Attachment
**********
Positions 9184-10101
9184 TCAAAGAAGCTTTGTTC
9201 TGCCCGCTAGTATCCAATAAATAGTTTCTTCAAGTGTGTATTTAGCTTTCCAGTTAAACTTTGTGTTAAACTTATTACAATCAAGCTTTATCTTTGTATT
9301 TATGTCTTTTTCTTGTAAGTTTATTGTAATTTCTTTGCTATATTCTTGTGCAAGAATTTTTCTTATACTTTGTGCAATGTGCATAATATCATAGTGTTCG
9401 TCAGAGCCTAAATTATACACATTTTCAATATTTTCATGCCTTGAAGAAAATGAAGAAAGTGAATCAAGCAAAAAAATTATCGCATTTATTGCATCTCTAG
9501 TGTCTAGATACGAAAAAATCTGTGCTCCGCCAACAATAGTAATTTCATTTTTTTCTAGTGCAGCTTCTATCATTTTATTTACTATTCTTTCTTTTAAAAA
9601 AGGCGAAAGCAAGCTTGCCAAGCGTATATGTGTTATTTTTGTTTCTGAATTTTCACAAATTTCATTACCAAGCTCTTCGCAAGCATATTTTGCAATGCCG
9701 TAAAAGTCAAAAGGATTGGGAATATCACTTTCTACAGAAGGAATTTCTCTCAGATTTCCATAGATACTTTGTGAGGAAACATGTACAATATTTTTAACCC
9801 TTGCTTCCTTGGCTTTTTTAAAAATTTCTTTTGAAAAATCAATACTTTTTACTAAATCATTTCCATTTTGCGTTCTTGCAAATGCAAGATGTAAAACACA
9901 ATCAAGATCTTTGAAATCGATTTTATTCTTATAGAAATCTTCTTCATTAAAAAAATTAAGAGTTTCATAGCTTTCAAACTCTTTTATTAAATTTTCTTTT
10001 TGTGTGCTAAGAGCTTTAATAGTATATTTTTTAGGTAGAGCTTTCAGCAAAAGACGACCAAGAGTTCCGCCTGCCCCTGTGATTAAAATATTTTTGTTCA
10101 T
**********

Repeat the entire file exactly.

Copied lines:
Positions 9184-10101
9184 TCAAAGAAGCTTTGTTC
9201 TGCCCGCTAGTATCCAATAAATAGTTTCTTCAAGTGTGTATTTAGCTTTCCAGTTAAACTTTGTGTTAAACTTATTACAATCAAGCTTTATCTTTGTATT
9301 TATGTCTTTTTCTTGTAAGTTTATTGTAATTTCTTTGCTATATTCTTGTGCAAGAATTTTTCTTATACTTTGTGCAATGTGCATAATATCATAGTGTTCG
9401 TCAGAGCCTAAATTATACACATTTTCAATATTTTCATGCCTTGAAGAAAATGAAGAAAGTGAATCAAGCAAAAAAATTATCGCATTTATTGCATCTCTAG
9501 TGTCTAGATACGAAAAAATCTGTGCTCCGCCAACAATAGTAATTTCATTTTTTTCTAGTGCAGCTTCTATCATTTTATTTACTATTCTTTCTTTTAAAAA
9601 AGGCGAAAGCAAGCTTGCCAAGCGTATATGTGTTATTTTTGTTTCTGAATTTTCACAAATTTCATTACCAAGCTCTTCGCAAGCATATTTTGCAATGCCG
9701 TAAAAGTCAAAAGGATTGGGAATATCACTTTCTACAGAAGGAATTTCTCTCAGATTTCCATAGATACTTTGTGAGGAAACATGTACAATATTTTTAACCC
9801 TTGCTTCCTTGGCTTTTTTAAAAATTTCTTTTGAAAAATCAATACTTTTTACTAAATCATTTCCATTTTGCGTTCTTGCAAATGCAAGATGTAAAACACA
9901 ATCAAGATCTTTGAAATCGATTTTATTCTTATAGAAATCTTCTTCATTAAAAAAATTAAGAGTTTCATAGCTTTCAAACTCTTTTATTAAATTTTCTTTT
10001 TGTGTGCTAAGAGCTTTAATAGTATATTTTTTAGGTAGAGCTTTCAGCAAAAGACGACCAAGAGTTCCGCCTGCCCCTGTGATTAAAATATTTTTGTTCA
10101 T